Subject: Re: take 2; which way should we go for /etc/rc...
To: Greg A. Woods <email@example.com>
From: Todd Vierling <firstname.lastname@example.org>
Date: 12/03/1999 07:36:53
On Fri, 3 Dec 1999, Greg A. Woods wrote:
: NetBSD really must support SysV-style "start/stop" scripts -- it's the
: only sane way to control stuff installed by packages.
I looked back at my sidelong proposal from another thread, and came up with
yet another idea.
If we want "run_rc_command" for shipped tools, fine. Let it parse
start/stop/whatever and DTRT.
Other scripts can manually parse for start/stop/whatever. This way, vendor
scripts can be dropped in without modification.
Scripts do not have PROVIDES. The provided service is the name of the
script. No script provides more than one service.
We have a dependency configuration file, /etc/rcdeps (named this only for
the sake of example), where provides/requires info is added for the sake of
scripts added by the user, and an admin could define arbitrary runlevels and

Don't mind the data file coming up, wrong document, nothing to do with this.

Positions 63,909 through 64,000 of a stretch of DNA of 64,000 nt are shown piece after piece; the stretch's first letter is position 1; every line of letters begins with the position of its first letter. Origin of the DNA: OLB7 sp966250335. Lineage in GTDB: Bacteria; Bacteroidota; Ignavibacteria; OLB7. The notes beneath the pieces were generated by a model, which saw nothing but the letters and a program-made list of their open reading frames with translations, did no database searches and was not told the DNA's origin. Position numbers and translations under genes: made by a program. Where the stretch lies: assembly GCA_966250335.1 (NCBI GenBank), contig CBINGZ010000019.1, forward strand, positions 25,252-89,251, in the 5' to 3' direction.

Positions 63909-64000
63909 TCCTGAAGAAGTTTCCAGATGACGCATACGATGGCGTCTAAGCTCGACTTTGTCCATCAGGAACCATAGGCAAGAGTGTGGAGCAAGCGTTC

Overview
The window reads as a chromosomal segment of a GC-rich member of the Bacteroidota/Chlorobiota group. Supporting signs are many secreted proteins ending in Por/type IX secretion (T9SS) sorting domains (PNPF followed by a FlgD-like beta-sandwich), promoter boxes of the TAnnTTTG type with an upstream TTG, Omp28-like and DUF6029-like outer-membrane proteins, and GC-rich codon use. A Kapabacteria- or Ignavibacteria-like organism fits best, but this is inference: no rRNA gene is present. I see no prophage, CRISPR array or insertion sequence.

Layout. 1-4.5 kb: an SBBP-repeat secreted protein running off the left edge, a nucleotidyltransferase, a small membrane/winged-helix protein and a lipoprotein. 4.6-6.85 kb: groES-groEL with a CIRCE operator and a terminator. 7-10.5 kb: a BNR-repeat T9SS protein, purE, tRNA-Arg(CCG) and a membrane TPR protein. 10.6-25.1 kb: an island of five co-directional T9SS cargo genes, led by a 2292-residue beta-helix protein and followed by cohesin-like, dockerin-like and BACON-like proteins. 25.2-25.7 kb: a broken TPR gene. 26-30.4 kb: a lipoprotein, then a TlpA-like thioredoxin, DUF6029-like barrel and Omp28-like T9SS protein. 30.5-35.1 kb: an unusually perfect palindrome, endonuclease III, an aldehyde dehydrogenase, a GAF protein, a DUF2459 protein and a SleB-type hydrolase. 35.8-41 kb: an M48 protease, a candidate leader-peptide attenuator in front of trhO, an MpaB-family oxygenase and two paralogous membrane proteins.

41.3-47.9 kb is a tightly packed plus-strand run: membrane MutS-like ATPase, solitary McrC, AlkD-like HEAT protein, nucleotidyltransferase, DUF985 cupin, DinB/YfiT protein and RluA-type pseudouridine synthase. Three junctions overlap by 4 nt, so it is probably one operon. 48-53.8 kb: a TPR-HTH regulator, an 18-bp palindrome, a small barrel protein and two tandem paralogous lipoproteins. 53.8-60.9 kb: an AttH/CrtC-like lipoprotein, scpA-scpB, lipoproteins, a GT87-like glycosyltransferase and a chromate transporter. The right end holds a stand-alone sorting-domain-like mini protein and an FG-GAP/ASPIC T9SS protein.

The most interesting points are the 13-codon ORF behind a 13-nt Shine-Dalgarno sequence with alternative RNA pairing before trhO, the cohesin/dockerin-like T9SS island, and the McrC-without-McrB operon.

runlevel2: runlevel1 networking mount_nfs
runlevel3: runlevel2 inetd httpd sshd
Note that it looks pretty stripped-down here--that's because I still assume
that system scripts will have the minimal, needed, REQUIRES as text data in
the script itself. Here, I defined three runlevels, an extra dependency for
networking support, and the extra services for httpd (and its dependency,
There would be an explicit list of "major components" used to define by the
admin what singleuser, multiuser, runlevelN consist of; then a list of
"optional components" that the admin may add as dependencies, such as
mount_nfs and dhclient above.
-- Todd Vierling (email@example.com)